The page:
David Denning is the Manning's Citizen of the Year.

David Denning addresses the crowd after being named the Manning's Citizen of the Year.
David Denning addresses the crowd after being named the Manning's Citizen of the Year.

“I nearly died on the spot when they called my name.”

David Denning wasn’t expecting to be announced the Manning area’s Citizen of the Year on Australia Day, especially once he was standing on stage with the other nominees.

He said it was a shock to discover he had even been nominated and a big surprise to find out he was the recipient.

“I’m extremely honoured.” 

David has lived in the Manning for 10 years, moving from the Hawkesbury area in Sydney where he had owned a building construction company.

“I joined the Old Bar Men’s Shed not long after.”

Since then he has become heavily involved in many community organisations.

It’s incredible to be involved in the community, it just fell into place.

David Denning

He is a former president of the Rotary Club of Taree, member of the Friends of the Gallery, board member of Manning Valley Anglican College, warden at the St Johns Anglican Church in Taree, a past president of the Old Bar Men’s Shed and an active member of the Taree Arts Council.

“It’s incredible to be involved in the community, it just fell into place,” he said.

David became a member of Friends of the Gallery before moving to the area, after making a connection with a relative of former gallery director Sue Mitchell, while his wife was in hospital.

After moving to the Manning he volunteered to work on the door at the gallery and do picture hanging, and later decided to join the committee. He is currently the public officer.

Australia Day ambassador Kylie Hilder, citizen of the year David Denning and MidCoast mayor David West.

Australia Day ambassador Kylie Hilder, citizen of the year David Denning and MidCoast mayor David West.

Following his wife’s passing in September 2013, he decided to join the Rotary Club of Taree.

“The year before last, 2017/18, I was president of the club and before that I was the community services director.”

David has been a board member of the Manning Valley Anglican College for the past four years.

“When I moved up here we were Anglicans from Sydney and joined the Anglican Church here.”

He’s also a warden of the Anglican Parish of Taree.

“I was a building contractor at a construction company and they wanted someone with building experience on the board. That was during the time Father Keith Dean-Jones was a rector at St John’s.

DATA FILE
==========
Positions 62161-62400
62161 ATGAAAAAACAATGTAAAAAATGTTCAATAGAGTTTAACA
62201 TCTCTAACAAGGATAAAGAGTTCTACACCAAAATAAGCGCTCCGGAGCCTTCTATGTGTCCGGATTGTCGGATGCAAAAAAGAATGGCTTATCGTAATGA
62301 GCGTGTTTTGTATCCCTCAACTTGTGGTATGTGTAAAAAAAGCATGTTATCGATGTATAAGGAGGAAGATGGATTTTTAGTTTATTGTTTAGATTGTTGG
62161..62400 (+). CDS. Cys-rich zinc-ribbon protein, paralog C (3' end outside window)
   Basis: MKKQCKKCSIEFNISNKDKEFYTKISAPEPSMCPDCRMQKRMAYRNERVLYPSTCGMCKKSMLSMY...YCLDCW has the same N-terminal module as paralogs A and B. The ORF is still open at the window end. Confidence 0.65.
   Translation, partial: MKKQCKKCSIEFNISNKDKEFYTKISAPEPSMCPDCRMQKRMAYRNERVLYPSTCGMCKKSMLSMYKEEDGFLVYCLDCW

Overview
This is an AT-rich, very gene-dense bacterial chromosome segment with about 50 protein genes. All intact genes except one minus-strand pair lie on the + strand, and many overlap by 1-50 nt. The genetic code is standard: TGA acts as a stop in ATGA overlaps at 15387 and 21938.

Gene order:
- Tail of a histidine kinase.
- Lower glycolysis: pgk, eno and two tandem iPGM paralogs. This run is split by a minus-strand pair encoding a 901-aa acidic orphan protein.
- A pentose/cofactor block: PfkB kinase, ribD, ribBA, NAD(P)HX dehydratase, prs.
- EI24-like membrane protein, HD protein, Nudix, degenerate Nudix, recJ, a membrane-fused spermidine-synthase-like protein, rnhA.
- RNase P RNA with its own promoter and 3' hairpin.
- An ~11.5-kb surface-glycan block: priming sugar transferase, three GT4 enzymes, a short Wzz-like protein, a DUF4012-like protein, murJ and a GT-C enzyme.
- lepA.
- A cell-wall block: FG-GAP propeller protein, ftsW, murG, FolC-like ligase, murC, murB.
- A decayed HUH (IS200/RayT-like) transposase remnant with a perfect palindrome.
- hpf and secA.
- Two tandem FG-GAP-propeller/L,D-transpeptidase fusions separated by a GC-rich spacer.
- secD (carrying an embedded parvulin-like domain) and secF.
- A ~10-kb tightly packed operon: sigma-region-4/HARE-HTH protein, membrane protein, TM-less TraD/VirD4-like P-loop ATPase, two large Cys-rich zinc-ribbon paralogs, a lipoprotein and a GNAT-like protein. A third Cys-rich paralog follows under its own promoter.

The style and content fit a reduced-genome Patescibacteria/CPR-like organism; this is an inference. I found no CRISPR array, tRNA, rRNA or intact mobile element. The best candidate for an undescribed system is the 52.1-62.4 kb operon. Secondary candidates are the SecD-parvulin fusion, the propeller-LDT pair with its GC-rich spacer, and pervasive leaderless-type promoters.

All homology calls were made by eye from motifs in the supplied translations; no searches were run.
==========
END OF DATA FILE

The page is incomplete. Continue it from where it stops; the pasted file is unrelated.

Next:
“A warden is part of the administration team of the church. It’s quite an honour to be a warden, elected by the parish (and approved by the Bishop of Newcastle).”

I was a building contractor at a construction company and they wanted someone with building experience on the board.

David Denning

David continues his involvement with the Old Bar Men’s Shed. He held the position of president for four years and has also held the position of secretary/treasurer.

“I’m the project manager at the moment.”

The group is currently starting to build its new shed, which will be located at the Trad Fields in Old Bar.

His involvement with the men’s shed brought him to Taree Arts Council, of which he is a current active member.

He had been approached by the theatre organisation about building sets for its 2013 production of Cabaret and the men’s shed members took on the project.

David went on to design and build the set for 2015’s Mary Poppins (which the men’s shed were also involved in building). He was also the backstage manager for the production.

Last year he headed the Old Bar Men’s Shed group who helped build the sets for Les Misérables (along with others).

David Denning being presented his certificate at the Australia Day ceremony in Taree.

David Denning being presented his certificate at the Australia Day ceremony in Taree.

David said it is “extremely important” for him to be involved in the community, especially now that he is retired.

“It’s one of the ways to get to know people when you’re arriving in a new town.

“It’s wonderful to put back into the community when you’ve got time of your hands.”

He said when his wife died (his second wife to die from cancer) he questioned whether he should go back to Sydney or stay, but because of his community involvement and friends he stayed. He has also since met his partner, Sandy Outtrim.